Second semester seniors, is it worth it?

Patrick Koeppen '23, Web Editor

South will reopen its doors in late January for in-person schooling. For many, this is going to be beneficial towards their learning, for others seen to be pointless. Seniors are conflicted about whether or not to go back to school. Some believe that going back to school is good, finishing their high school at Grosse Pointe South, while others see no point in returning to school, as they feel the new hybrid schedule won’t be effective or reliable.

The senior class was pulled out of school, much like the rest of Grosse Pointe South in mid-March 2019 as juniors. After spending months of their later months in high school virtual, going back to school now, nearly 11 months later causes mixed feelings. Senior Antonio Cavaliere said going back to high school will help with motivation.

“I think going back to school will give students way more motivation,” Cavaliere said. “Being online, there is a lack of motivation among students. Going back to school will help me to get motivated again.”

Virtual school has provided students with motivational challenges, as a lack of structured classroom learning can cause students to become disengaged with their work. Seniors know that their time at South is dwindling, so spending it through a computer isn’t the ideal situation they want to be in. Sam Cieleska ‘21 said that his last days at South should be spent in the building.

“I want to spend my last months at South,” Cieleska said. “I spent months in the building, so I really want to finish my high school time at the school instead of online.”

Some seniors feel that there is no point in going back, as they feel South is going to shut down after a few COVID cases, which they believe is inevitable. Holden Novak ‘21 feels this way. He thinks that he would rather stick with the online schedule, as he feels in school learning will be unstable and unreliable.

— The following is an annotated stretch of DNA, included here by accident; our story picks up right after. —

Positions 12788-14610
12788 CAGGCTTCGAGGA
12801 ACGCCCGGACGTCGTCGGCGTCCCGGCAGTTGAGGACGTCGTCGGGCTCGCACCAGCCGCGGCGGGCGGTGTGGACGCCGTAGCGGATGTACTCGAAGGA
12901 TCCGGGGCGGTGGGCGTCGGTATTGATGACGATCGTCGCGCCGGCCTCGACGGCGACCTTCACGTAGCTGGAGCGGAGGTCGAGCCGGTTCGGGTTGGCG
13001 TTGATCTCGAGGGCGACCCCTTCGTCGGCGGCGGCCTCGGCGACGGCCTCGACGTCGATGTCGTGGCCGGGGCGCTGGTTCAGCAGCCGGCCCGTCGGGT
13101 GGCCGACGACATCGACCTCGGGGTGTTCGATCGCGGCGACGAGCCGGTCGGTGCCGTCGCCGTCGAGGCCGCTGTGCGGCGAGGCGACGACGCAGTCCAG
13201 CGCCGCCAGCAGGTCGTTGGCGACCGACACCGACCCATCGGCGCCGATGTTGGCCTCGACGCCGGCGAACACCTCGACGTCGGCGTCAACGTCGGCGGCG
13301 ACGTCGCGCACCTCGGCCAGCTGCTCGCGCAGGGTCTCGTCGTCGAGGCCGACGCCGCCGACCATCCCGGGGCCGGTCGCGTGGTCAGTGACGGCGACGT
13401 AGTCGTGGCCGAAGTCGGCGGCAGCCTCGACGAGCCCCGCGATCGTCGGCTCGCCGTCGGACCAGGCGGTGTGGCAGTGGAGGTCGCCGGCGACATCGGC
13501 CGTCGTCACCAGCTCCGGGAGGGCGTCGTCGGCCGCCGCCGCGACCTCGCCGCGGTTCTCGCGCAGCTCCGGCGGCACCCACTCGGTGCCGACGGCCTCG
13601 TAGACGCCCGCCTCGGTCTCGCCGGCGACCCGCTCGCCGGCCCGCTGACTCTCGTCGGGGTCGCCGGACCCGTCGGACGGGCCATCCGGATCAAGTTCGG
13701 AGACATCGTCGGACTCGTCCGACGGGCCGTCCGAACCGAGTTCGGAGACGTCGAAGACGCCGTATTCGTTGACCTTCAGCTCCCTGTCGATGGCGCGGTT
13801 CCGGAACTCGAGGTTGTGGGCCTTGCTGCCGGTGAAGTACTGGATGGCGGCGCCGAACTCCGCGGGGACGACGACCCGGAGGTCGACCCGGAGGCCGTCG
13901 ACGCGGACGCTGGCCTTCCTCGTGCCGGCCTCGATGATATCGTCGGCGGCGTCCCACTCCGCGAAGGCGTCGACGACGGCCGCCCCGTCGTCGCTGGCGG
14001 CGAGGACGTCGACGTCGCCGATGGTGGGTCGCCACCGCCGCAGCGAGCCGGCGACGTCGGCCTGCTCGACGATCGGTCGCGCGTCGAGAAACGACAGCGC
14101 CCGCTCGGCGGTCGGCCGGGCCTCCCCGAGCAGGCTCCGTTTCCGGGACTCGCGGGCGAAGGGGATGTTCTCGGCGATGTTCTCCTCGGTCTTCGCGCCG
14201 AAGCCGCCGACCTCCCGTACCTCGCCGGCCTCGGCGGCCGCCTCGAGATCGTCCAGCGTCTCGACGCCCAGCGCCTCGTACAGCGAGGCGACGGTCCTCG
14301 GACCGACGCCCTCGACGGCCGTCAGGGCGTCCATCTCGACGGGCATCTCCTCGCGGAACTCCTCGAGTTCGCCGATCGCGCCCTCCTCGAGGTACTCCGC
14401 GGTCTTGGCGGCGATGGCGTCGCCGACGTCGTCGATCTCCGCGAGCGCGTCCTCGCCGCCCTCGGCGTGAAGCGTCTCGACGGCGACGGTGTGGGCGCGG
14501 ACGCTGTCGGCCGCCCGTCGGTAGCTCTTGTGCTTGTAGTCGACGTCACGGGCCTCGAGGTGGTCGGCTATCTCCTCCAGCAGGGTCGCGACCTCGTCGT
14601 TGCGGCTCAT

“I personally do not see a point in going back to school anymore,” Novak said. “The school will likely shut down after a few COVID cases come through. The odds of that happening are very high.”

In regards to the hybrid schedule, seniors feel collective that the student body and faculty have to work into the schedule and see how it goes over. Some think by the end of the year we will go back full time, and some think we won’t go back full time until next school year. Cavaliere said that students will have to work together if they want to go back full time.

“We should probably stick with the hybrid schedule, just work into it and see how it goes,” Cavaliere said. “There are going to be some challenges, like getting kids to wear masks right and there are going to be positive COVID cases, but we can only really see how it goes.”

Seniors wish to see their friends and peers in school one last time before they go their separate ways. Cieleska thinks that if the school can somehow maintain low COVID cases and provide a stable schedule, seeing friends in school will be very enjoyable.

“If we can work together and stay in school throughout the year, I think that will be very beneficial,” Cieleska said. “I will be happier to see my friends in the classroom rather than through a screen.”

Time will only tell for the seniors to return. While some seniors anxiously await the day they can return to school and finish out their careers at South, some see more trouble. The collective voice of the senior body thinks as long as cases are low and things go smoothly, they can finally end their years at Grosse Pointe South in the building.

“I am looking forward to going back and seeing people for the first time in a while,” Novak said. “As long as things go the right way, I think we can stay in school until the end of the year.”